Common Pet Behavior Problems and Simple Solutions
It is estimated that dogs were domesticated by people approximately 15,000 years ago, and researchers theorize that wolves who learned to scavenge the refuse of early human tribal groups had an edge evolutionarily on those who were too skittish to approach and capitalize upon the scraps of paleolithic man (Coppinger, 2001). These opportunistic wolves had a consistent source of food, and their curious and more docile dispositions made it possible for them to thrive in close quarters with early man. Wolves are pack animals with highly developed social structures, and in terms of evolution you get what you started with, so it's important to remember where our canine companions came from genetically. A lot of dog behavior problems result from miscommunication. If you treat your dog like a person, you're going to be confused by your dog's behaviors, and your dog is going to be confused by you. Dogs have distinct expectations of how pack dynamics and interactions should play out and pop culture icon Cesar Millan is a huge proponent of understanding "the power of the pack" and incorporating that structure into family life.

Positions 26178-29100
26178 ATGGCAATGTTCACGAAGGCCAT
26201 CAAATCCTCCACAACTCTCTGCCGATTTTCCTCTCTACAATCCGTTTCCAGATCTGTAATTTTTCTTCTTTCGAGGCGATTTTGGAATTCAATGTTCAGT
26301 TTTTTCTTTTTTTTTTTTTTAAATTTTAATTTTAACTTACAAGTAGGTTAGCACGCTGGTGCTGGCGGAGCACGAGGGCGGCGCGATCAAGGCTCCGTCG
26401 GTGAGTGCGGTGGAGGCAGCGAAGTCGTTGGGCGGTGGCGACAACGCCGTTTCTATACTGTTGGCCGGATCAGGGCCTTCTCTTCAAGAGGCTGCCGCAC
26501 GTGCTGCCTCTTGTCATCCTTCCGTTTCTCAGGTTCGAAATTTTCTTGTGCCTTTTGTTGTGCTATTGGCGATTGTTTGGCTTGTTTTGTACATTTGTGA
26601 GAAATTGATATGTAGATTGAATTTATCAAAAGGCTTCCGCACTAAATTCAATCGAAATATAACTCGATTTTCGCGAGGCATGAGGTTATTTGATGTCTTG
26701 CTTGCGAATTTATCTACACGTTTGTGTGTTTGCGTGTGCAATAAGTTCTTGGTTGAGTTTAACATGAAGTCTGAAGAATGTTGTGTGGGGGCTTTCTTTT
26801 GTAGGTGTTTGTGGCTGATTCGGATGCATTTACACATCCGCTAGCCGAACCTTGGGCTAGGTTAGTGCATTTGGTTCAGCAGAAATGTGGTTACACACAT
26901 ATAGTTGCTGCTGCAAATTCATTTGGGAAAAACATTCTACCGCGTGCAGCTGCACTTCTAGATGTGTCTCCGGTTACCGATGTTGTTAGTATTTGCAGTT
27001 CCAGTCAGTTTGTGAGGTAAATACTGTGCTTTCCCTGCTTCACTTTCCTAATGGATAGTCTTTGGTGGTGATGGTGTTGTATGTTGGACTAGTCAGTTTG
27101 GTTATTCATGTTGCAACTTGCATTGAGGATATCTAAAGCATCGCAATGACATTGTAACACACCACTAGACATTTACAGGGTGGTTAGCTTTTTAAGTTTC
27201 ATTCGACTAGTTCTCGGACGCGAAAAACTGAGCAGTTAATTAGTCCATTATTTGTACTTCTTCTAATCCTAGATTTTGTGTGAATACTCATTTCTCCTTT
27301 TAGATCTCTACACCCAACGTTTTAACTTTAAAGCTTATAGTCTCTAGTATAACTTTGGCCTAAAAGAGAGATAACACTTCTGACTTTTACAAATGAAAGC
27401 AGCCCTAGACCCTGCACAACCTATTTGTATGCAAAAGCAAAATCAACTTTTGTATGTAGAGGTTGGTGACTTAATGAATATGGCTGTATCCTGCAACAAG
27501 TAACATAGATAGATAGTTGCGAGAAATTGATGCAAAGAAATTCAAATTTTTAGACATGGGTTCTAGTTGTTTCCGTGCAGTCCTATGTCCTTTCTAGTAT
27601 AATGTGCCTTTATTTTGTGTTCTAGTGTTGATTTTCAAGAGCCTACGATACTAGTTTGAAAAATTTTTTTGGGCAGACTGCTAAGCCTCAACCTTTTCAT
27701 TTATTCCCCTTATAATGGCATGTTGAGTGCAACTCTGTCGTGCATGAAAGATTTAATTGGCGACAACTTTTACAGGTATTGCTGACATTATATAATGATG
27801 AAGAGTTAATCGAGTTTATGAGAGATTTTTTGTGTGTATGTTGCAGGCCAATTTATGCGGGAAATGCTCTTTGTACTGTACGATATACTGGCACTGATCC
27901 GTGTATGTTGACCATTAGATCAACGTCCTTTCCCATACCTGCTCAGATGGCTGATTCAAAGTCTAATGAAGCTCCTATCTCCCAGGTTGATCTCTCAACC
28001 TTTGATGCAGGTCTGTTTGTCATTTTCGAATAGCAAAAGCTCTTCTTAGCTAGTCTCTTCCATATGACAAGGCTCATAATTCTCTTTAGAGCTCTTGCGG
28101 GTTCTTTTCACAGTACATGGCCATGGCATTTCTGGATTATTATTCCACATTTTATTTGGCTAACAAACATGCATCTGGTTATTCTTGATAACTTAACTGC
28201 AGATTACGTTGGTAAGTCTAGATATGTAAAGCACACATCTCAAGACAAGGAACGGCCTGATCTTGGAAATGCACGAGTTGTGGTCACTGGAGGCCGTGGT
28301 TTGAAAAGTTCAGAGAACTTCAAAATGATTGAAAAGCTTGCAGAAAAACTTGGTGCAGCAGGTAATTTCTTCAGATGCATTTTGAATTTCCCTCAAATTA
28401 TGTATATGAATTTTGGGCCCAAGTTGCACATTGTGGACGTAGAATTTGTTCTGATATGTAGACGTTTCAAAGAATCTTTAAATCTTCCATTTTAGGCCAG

When good dogs go bad...
Many of my training suggestions come from a core belief of behavioral psychology which states that if you consistently reinforce/reward behaviors you can influence which behaviors continue. Dogs ultimately want to do the right thing, as pack animals, they need to be part of a group as belonging to a group ensures safety in numbers. Dogs instinctively thrive on having a clear role and position in their pack.
Common dog behavior problems include:
- house breaking difficulties
- jumping up